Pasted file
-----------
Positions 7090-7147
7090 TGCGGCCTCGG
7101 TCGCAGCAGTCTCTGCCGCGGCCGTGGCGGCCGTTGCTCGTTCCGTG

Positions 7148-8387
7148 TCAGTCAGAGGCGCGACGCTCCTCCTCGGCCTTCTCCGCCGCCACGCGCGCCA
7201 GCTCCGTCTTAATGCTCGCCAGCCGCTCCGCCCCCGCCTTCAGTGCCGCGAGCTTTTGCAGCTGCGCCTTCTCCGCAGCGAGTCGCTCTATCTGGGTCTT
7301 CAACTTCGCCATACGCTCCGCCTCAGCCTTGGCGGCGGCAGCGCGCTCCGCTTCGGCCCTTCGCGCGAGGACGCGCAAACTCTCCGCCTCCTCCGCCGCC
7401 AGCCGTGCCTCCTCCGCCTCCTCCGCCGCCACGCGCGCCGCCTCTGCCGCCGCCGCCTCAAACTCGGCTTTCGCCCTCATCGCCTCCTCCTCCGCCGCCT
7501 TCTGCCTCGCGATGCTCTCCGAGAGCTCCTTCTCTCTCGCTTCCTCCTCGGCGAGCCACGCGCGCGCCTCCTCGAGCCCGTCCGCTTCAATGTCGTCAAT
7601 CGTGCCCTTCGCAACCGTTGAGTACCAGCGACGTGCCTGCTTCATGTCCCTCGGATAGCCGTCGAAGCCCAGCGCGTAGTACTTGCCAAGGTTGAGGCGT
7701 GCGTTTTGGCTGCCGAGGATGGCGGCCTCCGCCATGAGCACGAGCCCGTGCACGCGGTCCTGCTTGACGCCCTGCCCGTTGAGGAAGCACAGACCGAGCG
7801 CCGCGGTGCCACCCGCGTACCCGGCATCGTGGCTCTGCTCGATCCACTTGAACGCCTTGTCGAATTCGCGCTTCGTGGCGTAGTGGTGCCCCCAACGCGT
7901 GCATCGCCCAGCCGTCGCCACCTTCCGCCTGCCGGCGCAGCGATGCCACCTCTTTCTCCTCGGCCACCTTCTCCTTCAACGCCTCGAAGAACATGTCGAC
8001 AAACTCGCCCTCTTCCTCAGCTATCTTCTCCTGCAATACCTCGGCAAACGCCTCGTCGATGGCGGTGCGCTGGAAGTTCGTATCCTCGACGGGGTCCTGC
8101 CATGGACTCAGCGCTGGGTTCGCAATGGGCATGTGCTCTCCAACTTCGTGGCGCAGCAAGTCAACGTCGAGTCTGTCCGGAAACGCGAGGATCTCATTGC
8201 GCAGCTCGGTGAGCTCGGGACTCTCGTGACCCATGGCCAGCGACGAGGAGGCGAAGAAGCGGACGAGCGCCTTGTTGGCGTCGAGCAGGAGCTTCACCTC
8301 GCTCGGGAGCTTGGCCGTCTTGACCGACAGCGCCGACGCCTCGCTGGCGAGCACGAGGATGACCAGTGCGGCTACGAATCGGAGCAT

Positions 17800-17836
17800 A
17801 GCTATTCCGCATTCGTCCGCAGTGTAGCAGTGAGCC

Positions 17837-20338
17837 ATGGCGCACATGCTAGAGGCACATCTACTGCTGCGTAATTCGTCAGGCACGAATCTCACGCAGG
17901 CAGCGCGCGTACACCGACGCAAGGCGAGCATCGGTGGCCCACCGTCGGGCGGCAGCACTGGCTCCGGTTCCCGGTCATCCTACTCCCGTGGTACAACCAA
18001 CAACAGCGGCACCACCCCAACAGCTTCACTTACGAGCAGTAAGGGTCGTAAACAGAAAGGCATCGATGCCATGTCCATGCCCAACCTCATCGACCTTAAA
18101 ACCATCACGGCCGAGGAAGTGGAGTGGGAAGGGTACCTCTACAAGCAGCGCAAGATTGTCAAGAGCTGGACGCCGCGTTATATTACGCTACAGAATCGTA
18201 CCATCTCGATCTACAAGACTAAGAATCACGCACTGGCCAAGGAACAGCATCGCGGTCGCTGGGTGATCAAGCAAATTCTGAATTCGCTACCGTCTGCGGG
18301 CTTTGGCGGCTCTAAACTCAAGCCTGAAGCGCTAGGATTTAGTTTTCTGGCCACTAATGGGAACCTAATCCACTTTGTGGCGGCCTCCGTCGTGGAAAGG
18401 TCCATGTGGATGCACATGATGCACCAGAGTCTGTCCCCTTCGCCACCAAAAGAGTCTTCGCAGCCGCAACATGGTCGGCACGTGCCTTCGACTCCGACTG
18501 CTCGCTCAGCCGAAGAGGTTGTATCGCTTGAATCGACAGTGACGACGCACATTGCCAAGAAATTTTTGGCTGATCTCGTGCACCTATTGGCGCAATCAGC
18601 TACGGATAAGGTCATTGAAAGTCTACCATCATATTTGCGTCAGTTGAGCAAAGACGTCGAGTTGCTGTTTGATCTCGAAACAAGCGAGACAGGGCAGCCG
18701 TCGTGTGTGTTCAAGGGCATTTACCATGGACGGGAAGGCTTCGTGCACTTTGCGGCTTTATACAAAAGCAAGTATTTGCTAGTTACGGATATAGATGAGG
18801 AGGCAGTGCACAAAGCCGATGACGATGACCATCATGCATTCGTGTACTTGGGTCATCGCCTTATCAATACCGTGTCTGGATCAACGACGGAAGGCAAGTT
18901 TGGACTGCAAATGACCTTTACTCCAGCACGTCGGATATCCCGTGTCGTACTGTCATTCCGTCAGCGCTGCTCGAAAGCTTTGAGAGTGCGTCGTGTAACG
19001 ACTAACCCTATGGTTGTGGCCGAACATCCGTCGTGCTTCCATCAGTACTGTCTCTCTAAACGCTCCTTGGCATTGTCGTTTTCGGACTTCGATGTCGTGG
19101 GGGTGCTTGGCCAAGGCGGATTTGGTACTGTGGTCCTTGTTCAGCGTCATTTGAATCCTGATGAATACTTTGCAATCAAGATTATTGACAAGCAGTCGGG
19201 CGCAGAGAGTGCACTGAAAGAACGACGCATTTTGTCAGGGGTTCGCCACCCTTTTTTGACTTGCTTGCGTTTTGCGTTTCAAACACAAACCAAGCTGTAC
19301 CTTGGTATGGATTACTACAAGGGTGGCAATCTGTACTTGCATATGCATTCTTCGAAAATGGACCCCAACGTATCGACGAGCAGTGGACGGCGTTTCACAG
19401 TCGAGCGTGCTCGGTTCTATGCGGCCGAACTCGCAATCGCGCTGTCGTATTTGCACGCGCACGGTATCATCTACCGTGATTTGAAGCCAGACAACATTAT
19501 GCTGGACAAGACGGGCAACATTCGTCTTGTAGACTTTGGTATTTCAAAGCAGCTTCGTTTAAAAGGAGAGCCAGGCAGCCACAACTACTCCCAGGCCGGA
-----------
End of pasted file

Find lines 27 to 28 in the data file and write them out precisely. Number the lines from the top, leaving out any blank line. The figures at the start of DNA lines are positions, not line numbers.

18301 CTTTGGCGGCTCTAAACTCAAGCCTGAAGCGCTAGGATTTAGTTTTCTGGCCACTAATGGGAACCTAATCCACTTTGTGGCGGCCTCCGTCGTGGAAAGG
18401 TCCATGTGGATGCACATGATGCACCAGAGTCTGTCCCCTTCGCCACCAAAAGAGTCTTCGCAGCCGCAACATGGTCGGCACGTGCCTTCGACTCCGACTG